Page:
Dealing with the Unexpected: Filing an Insurance Claim
It’s that moment that no homeowner wants to have. You just returned from vacation and was in the midst of stowing the suitcases under the house in your crawlspace. As you were exiting the crawlspace something caught your eye—a wet spot on the concrete slab floor. It wasn’t a puddle, but it was clearly moisture.
Hoping for something minor, you began to poke around. During your search you discovered that a portion of insulation in between the floor boards was soaked. When you removed that you found the problem, or at least, the manifestation of the problem. A water leak was dripping down a vertical pipe in between my walls.
Unfortunately, every homeowner will have to deal with a situation like this at one time or another. Fortunately, we have insurance for these very situations, though, knowing what to do and how to handle this situation will make a world of difference to both your mental health and to your wallet.
The first thing you want to do before contacting your insurance company is to dust off that homeowner’s policy and give it a read. The typical policy is comprised of a declarations page, coverage terms and conditions, and exclusions. The declarations page is basically the summary of your policy. It will identify the policy number, policy period, limits of coverage, and list any applicable endorsements and exclusions. While helpful for a quick glance, the meat and potatoes of the policy are in the coverage section and exclusions. Read these sections closely to understand what events are covered and what events may be excluded. It’s important to have this basic understanding of your homeowner’s policy before you call your carrier, because while you pay for insurance, there is the possibility that you may be in for a fight.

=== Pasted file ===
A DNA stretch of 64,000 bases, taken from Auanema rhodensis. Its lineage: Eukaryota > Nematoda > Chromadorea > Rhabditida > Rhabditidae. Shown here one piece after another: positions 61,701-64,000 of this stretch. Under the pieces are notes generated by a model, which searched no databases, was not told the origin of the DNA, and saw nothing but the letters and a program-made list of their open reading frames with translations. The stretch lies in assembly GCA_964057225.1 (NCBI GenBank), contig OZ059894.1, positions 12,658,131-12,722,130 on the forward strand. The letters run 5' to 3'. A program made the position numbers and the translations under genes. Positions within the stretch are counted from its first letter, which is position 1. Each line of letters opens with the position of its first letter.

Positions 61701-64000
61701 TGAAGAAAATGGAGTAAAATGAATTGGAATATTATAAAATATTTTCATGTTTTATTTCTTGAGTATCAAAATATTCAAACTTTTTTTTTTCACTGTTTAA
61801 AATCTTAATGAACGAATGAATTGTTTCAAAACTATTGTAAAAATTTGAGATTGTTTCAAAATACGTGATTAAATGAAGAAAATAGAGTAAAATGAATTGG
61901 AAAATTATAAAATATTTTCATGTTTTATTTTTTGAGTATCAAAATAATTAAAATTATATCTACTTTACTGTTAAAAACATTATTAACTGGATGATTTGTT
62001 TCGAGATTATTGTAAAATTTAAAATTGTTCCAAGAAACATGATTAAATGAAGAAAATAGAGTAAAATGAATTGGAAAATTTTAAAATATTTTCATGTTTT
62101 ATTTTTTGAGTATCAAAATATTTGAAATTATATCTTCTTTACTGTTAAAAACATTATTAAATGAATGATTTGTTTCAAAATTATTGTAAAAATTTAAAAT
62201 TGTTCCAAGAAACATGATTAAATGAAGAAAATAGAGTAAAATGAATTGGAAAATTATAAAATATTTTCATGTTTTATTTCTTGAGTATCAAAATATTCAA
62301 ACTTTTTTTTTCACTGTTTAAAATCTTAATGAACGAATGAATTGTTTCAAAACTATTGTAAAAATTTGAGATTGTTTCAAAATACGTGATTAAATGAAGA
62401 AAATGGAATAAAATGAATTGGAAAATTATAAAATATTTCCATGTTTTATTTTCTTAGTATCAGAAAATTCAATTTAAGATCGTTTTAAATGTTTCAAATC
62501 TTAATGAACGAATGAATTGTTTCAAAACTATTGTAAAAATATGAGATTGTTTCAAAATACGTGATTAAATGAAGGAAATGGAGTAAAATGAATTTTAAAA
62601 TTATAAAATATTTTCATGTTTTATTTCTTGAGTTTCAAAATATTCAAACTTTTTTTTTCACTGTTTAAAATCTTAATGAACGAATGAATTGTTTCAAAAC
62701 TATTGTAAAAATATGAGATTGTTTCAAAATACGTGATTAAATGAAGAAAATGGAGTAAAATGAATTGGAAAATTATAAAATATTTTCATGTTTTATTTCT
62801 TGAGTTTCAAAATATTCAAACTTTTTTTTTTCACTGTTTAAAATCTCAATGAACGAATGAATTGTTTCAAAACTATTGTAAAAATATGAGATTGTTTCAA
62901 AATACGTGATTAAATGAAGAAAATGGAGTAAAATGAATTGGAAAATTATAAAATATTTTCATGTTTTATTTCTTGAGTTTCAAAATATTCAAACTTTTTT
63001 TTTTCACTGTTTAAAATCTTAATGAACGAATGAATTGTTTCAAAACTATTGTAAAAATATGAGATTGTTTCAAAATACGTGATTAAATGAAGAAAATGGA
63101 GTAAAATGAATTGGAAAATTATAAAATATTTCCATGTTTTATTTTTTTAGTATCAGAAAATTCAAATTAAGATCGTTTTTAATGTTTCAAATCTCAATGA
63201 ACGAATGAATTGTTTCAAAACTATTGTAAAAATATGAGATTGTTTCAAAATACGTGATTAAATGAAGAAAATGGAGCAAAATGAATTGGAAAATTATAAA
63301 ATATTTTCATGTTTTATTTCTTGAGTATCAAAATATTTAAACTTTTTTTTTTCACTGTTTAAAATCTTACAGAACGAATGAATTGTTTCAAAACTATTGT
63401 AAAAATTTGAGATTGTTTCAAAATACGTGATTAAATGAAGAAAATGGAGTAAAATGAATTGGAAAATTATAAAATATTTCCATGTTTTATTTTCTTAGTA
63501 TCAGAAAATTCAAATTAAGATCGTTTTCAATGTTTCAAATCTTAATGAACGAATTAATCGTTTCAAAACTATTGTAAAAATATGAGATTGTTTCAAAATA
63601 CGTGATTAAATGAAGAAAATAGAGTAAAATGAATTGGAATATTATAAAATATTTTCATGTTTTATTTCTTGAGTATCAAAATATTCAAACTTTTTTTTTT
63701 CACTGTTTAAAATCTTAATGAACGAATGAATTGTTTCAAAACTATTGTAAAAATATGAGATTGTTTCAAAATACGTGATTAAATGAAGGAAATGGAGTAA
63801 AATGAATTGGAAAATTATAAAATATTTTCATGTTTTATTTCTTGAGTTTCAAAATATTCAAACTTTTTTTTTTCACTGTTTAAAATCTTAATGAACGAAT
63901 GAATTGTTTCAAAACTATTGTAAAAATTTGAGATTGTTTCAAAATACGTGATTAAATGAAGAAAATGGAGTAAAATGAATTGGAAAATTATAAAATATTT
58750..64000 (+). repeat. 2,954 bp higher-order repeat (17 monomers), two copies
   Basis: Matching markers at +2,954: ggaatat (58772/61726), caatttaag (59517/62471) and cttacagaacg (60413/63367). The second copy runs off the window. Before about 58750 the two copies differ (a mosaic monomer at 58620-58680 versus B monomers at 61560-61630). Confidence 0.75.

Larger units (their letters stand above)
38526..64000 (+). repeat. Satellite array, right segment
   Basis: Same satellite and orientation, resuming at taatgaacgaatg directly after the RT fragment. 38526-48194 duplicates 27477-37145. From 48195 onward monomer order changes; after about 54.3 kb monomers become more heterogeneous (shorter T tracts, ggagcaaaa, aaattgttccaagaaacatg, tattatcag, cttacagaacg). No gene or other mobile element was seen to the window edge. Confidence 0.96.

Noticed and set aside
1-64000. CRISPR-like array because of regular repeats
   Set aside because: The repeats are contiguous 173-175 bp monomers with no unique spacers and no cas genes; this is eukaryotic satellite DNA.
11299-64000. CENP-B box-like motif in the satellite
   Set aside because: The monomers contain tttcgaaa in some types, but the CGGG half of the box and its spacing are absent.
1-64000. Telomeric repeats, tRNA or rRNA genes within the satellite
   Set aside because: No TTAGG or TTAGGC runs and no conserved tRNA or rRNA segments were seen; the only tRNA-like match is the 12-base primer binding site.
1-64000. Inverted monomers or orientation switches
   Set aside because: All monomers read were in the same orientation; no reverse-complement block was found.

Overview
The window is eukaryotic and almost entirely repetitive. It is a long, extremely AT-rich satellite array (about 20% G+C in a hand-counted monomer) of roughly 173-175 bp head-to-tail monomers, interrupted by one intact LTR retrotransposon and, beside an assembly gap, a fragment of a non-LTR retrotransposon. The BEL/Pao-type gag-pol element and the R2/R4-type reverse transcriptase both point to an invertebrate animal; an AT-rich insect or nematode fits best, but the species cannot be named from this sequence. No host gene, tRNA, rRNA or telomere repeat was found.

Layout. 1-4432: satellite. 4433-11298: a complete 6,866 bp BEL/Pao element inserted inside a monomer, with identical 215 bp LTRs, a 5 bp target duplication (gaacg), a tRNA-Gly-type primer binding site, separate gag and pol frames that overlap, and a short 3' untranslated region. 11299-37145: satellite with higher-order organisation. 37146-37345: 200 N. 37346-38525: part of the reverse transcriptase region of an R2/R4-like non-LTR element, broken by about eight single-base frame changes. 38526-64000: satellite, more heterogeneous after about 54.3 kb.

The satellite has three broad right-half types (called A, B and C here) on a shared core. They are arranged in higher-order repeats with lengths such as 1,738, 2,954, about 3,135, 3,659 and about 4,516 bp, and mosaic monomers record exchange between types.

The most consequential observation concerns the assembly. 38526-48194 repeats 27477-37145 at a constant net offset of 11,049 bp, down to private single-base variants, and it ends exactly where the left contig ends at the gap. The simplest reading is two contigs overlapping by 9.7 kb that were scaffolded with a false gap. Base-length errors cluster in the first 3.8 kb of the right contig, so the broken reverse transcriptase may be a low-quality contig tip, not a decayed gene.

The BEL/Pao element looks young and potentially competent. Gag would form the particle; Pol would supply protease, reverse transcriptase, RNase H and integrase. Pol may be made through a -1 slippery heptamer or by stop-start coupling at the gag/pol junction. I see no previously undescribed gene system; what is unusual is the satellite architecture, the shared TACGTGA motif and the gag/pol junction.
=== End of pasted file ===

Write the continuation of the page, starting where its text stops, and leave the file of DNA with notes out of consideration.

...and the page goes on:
Once you contact your insurance carrier you will be assigned a claim number and an adjuster. The adjuster’s role is to ascertain the “who, what, when, and how” of your insurance claim, and he/she will ultimately decide how much the carrier is willing to pay out for your loss. The adjuster will likely schedule an appointment with you to visit your home and inspect the leak and resultant damage. The process from here goes essentially as follows: the carrier will have its own contractor inspect the damage and provide a quote to repair. This quote will be the basis for any payout you will receive. However, it is important that you also obtain your own quote. This will be essential if there is a dispute over the scope of repairs and/or the amount of insurance proceeds you will recover.
Depending on the position taken by your carrier and the size of the claim, it may become necessary to retain legal counsel to ensure your rights are protected. Many times insurance carriers will deny claims that should be covered or offer payouts that simply do not reflect your damages. Sometimes simply bringing in counsel to assist with the claim process will be sufficient. Other times it may be necessary to file a legal action called a declaratory judgment action.
The purpose of a declaratory judgment action is to have a court of law rule on the scope of coverage of an insurance policy and the insurer’s obligation to you as the homeowner. Actions such as these are fairly straight forward, require little in the way of discovery, and can typically be completed in a year or less.
Moreover, if you have a legitimate claim that was denied by your carrier, and you are successful in your declaratory judgment action, under New Jersey law you are entitled to recover the costs you incurred in litigating the coverage dispute.